On Saturday I hiked up Spruce Gulch, off Left Hand Canyon Road in Boulder, to see the weed research and eradication projects being conducted there. Tim Seastedt, a professor of ecology and evolutionary biology at the University of Colorado, says the landowners asked him and his colleagues to help control weeds without using herbicides. The owners didn’t want chemicals in the water supply.
We parked along a meadow where a student has installed rain-out devices to determine how cheatgrass (a winter annual) responds to different levels of precipitation. Seastedt said these devices keep 50 percent of precipitation off the grasses growing below them. Cheatgrass is classified as a noxious weed in Colorado, but it is on List C, which means the state will help cities and counties more effectively manage cheatgrass, if they wish to do so. In another experiment, the meadow was mowed regularly to 2 inches, which caused cheatgrass to yield to storksbill, another winter annual.
Up around the bend, we stopped to look at this patch of western wheatgrass. Plant ecologist David Buckner pointed out that there was little to no cheatgrass here because invasive species like cheatgrass cannot compete with native perennials. This conclusion has been borne out at other study sites in this area by planting spotted knapweed seedlings along with perennials. Only a few of the seedlings survived.
The chimney and foundation below are all that’s left of a homestead and blacksmith’s forge, destroyed in the Overland fire. Seastedt said his research team was planning on using the homestead as a staging site for their experiments.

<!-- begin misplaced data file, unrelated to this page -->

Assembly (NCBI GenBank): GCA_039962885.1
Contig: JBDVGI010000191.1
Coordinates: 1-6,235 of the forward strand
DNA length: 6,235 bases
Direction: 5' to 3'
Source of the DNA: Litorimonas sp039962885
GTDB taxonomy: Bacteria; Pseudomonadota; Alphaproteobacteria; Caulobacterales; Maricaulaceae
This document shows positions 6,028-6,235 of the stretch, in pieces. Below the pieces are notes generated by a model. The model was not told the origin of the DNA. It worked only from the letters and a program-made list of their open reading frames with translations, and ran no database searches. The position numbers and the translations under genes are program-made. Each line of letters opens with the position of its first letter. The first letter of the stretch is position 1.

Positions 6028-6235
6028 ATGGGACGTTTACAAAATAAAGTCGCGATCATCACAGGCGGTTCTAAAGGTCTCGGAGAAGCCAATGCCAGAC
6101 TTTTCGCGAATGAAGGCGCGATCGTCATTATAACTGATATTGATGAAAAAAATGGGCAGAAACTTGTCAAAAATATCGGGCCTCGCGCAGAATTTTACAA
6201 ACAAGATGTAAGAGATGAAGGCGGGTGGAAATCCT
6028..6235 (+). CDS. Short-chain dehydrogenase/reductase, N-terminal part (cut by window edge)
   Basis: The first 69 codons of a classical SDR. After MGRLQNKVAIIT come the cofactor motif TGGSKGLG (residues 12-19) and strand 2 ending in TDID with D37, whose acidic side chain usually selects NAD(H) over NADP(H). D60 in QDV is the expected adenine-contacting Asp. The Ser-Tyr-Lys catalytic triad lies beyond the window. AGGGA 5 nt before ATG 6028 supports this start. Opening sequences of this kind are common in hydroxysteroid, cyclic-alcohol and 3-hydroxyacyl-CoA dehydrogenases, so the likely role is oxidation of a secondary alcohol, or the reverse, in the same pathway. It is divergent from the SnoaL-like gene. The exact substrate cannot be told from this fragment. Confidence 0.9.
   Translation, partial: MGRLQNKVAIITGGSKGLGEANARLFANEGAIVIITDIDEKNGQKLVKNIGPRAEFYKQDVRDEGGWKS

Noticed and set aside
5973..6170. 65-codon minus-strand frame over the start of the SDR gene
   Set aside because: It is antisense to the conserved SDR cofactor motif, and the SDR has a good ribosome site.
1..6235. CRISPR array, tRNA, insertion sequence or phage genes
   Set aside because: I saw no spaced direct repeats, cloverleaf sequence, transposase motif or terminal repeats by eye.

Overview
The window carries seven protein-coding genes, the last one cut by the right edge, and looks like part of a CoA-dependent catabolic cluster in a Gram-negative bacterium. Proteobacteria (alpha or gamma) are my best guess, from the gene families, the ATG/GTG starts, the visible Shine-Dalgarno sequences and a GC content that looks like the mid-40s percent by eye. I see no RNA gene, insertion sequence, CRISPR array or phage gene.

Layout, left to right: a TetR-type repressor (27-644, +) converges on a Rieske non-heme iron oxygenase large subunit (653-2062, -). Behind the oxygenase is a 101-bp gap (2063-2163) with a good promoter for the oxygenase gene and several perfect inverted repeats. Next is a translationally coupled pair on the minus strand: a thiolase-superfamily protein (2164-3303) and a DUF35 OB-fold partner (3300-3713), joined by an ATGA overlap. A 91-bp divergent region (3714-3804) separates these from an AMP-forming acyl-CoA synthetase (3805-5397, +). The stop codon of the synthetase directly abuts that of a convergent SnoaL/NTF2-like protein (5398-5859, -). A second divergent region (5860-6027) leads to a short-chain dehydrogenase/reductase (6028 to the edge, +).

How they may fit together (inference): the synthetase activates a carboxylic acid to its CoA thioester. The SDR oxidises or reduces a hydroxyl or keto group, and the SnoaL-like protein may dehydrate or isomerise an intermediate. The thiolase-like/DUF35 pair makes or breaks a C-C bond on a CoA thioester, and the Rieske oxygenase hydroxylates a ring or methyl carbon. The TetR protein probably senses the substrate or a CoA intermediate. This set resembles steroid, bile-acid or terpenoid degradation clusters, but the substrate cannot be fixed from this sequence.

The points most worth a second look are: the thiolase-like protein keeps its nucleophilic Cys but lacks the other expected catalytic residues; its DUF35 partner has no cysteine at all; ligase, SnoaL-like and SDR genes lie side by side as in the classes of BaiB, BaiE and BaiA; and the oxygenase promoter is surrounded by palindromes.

Farther up the road, we passed the access for running water at the site, which Seastedt said is most helpful for conducting this kind of research. It is a siphon system, and he described how they had to pour many, many gallon jugs of water into a small hose in order to restart the siphon one year.
Despite the weeds invading this land, many native species still survive, such as these creeping mahonia, pussytoes (with white flowers), and horsetail. Ancient forests of horsetail were one of the sources of coal.
We walked through a fence that marked the boundary of the area where the landowner hand-pulled spotted knapweed. Seastedt and his colleagues also do hand-pulling of spotted knapweed, but they have introduced five different species of insects (biological controls) to make the job easier. The insects do not eradicate the plant—that would eradicate their food supply—but they do discourage it to the point that native plants can compete with spotted knapweed in disturbed areas.
Insects have also proven effective in reducing the spread of dalmation toadflax in Spruce Gulch. I asked Seastedt if the team studied the insects to ensure they didn’t spread to other plants. He said they had tried to force the weevils to eat penstemon, a close relative of toadflax, and the weevils didn’t like it.
As we hiked up to the ridge, we could see how the 1988, 2003, and 2011 fires had affected the area. Buckner said that studies of burned areas that have been “restored” show less diversity of plants than areas left to recover on their own.
Restoration is an ever-evolving science, as that conversation showed, and I for one hope that future “management” of ecosystems will use the lightest touch possible. We can’t avoid management in the future because we have altered ecosystems around the world so drastically, but we can point those ecosystems in a direction that will allow them to recover on their own.